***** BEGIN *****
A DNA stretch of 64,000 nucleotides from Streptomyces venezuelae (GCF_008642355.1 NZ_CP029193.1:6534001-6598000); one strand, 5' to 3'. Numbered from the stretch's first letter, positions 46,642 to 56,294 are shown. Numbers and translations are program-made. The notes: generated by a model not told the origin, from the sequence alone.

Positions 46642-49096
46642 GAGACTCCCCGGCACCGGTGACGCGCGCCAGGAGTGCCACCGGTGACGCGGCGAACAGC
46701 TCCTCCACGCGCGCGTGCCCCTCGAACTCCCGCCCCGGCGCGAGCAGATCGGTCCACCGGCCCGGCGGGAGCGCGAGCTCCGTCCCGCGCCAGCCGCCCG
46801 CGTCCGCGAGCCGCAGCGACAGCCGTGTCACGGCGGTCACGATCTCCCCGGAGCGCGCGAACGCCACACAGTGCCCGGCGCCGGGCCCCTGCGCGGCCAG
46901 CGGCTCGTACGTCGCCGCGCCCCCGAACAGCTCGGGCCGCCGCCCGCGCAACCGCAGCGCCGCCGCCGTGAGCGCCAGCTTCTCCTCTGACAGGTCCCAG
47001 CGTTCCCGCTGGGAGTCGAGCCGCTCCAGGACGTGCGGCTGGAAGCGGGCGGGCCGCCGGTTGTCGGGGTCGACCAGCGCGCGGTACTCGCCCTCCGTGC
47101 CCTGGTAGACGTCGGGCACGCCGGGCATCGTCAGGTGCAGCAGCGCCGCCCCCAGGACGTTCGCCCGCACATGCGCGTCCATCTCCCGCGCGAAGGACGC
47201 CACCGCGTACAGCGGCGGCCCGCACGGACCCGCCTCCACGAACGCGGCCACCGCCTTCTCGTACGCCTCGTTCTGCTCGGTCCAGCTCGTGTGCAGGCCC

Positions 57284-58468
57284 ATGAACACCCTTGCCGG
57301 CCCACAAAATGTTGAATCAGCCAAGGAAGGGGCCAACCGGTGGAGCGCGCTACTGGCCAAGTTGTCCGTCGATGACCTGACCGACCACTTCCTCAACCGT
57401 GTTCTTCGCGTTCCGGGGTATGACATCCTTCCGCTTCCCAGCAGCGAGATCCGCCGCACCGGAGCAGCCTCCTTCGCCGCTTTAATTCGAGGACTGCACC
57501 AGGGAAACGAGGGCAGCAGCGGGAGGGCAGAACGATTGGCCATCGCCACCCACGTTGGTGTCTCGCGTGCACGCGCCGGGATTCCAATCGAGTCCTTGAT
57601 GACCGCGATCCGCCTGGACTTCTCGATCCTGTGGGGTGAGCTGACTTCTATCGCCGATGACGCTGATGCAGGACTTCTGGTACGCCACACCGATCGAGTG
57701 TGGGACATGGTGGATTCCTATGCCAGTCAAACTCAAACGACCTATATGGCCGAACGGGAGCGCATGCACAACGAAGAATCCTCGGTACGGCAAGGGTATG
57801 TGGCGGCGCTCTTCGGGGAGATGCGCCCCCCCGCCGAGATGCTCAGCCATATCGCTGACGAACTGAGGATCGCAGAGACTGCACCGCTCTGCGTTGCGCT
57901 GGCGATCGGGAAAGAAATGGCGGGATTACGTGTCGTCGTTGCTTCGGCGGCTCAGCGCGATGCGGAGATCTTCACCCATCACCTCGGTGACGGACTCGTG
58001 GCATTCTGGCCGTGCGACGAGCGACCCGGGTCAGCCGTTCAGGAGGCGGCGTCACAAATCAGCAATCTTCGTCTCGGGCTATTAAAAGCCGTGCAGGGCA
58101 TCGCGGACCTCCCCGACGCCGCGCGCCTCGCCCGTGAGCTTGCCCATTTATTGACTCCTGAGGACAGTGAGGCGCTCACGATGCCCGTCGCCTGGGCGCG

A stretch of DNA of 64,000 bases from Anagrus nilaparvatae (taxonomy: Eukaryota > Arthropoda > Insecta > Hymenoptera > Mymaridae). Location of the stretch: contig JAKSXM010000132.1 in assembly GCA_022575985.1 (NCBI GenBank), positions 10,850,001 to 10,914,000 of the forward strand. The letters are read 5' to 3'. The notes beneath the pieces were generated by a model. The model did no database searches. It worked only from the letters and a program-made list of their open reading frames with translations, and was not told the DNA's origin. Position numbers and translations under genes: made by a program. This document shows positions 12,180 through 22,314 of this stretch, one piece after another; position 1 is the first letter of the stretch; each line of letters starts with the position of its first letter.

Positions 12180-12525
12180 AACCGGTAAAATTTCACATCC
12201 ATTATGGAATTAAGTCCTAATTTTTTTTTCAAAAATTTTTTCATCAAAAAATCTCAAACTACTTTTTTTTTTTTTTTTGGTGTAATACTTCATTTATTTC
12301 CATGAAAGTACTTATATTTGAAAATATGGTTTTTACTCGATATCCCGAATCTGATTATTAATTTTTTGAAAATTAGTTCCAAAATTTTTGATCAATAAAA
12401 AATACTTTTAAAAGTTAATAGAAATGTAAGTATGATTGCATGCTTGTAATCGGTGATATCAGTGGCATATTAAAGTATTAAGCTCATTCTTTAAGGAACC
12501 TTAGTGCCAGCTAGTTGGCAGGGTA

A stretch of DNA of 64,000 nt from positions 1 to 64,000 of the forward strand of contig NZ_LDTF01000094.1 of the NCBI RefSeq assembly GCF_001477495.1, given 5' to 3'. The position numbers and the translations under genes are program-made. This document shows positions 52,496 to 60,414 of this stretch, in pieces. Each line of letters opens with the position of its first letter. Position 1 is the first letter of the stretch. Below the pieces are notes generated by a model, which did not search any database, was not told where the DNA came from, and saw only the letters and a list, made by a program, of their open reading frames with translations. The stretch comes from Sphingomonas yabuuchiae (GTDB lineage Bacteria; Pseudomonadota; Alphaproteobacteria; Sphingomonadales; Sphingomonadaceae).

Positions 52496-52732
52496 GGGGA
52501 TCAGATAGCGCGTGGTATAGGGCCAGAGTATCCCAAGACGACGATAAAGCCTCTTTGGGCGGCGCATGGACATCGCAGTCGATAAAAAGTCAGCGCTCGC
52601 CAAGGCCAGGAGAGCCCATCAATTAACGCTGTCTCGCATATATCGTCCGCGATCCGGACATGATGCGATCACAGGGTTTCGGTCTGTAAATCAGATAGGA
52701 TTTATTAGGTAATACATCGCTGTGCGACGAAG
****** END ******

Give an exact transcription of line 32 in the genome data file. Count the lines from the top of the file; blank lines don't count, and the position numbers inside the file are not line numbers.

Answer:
52601 CAAGGCCAGGAGAGCCCATCAATTAACGCTGTCTCGCATATATCGTCCGCGATCCGGACATGATGCGATCACAGGGTTTCGGTCTGTAAATCAGATAGGA